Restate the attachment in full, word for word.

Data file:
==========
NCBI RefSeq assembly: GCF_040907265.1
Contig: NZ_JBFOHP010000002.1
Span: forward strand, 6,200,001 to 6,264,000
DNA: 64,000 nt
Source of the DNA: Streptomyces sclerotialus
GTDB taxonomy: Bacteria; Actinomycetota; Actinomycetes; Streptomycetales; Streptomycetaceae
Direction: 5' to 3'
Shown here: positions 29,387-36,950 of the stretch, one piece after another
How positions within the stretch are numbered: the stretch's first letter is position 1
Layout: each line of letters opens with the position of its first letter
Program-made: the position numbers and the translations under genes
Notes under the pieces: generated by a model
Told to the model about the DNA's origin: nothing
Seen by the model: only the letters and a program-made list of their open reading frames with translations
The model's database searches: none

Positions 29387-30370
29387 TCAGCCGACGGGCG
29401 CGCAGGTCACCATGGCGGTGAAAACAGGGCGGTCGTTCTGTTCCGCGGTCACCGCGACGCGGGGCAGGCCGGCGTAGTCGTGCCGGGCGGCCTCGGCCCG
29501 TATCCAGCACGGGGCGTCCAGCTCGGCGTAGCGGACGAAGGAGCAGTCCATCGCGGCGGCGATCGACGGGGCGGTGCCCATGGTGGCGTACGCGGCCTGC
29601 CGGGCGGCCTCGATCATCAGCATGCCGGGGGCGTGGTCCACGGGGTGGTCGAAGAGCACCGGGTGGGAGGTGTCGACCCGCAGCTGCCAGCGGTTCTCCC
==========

NCBI RefSeq assembly: GCF_040907265.1
Contig: NZ_JBFOHP010000002.1
Span: forward strand, 6,200,001 to 6,264,000
DNA: 64,000 nt
Source of the DNA: Streptomyces sclerotialus
GTDB taxonomy: Bacteria; Actinomycetota; Actinomycetes; Streptomycetales; Streptomycetaceae
Direction: 5' to 3'
Shown here: positions 29,387-36,950 of the stretch, one piece after another
How positions within the stretch are numbered: the stretch's first letter is position 1
Layout: each line of letters opens with the position of its first letter
Program-made: the position numbers and the translations under genes
Notes under the pieces: generated by a model
Told to the model about the DNA's origin: nothing
Seen by the model: only the letters and a program-made list of their open reading frames with translations
The model's database searches: none

Positions 29387-30370
29387 TCAGCCGACGGGCG
29401 CGCAGGTCACCATGGCGGTGAAAACAGGGCGGTCGTTCTGTTCCGCGGTCACCGCGACGCGGGGCAGGCCGGCGTAGTCGTGCCGGGCGGCCTCGGCCCG
29501 TATCCAGCACGGGGCGTCCAGCTCGGCGTAGCGGACGAAGGAGCAGTCCATCGCGGCGGCGATCGACGGGGCGGTGCCCATGGTGGCGTACGCGGCCTGC
29601 CGGGCGGCCTCGATCATCAGCATGCCGGGGGCGTGGTCCACGGGGTGGTCGAAGAGCACCGGGTGGGAGGTGTCGACCCGCAGCTGCCAGCGGTTCTCCC